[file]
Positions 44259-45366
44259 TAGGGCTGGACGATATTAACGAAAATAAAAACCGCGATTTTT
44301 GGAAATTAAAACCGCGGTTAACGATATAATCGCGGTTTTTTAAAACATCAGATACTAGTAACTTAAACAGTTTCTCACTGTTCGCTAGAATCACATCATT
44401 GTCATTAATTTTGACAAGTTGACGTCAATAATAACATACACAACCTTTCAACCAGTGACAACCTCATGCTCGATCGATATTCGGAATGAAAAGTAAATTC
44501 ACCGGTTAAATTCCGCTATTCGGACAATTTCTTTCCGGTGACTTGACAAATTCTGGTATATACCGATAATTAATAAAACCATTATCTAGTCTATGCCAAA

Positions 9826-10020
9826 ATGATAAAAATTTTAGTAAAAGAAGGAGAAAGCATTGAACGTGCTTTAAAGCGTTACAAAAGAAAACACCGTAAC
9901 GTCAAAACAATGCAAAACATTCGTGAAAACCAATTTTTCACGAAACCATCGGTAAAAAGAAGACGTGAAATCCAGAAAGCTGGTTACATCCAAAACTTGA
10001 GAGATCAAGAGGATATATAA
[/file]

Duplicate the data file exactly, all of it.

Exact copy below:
Positions 44259-45366
44259 TAGGGCTGGACGATATTAACGAAAATAAAAACCGCGATTTTT
44301 GGAAATTAAAACCGCGGTTAACGATATAATCGCGGTTTTTTAAAACATCAGATACTAGTAACTTAAACAGTTTCTCACTGTTCGCTAGAATCACATCATT
44401 GTCATTAATTTTGACAAGTTGACGTCAATAATAACATACACAACCTTTCAACCAGTGACAACCTCATGCTCGATCGATATTCGGAATGAAAAGTAAATTC
44501 ACCGGTTAAATTCCGCTATTCGGACAATTTCTTTCCGGTGACTTGACAAATTCTGGTATATACCGATAATTAATAAAACCATTATCTAGTCTATGCCAAA

Positions 9826-10020
9826 ATGATAAAAATTTTAGTAAAAGAAGGAGAAAGCATTGAACGTGCTTTAAAGCGTTACAAAAGAAAACACCGTAAC
9901 GTCAAAACAATGCAAAACATTCGTGAAAACCAATTTTTCACGAAACCATCGGTAAAAAGAAGACGTGAAATCCAGAAAGCTGGTTACATCCAAAACTTGA
10001 GAGATCAAGAGGATATATAA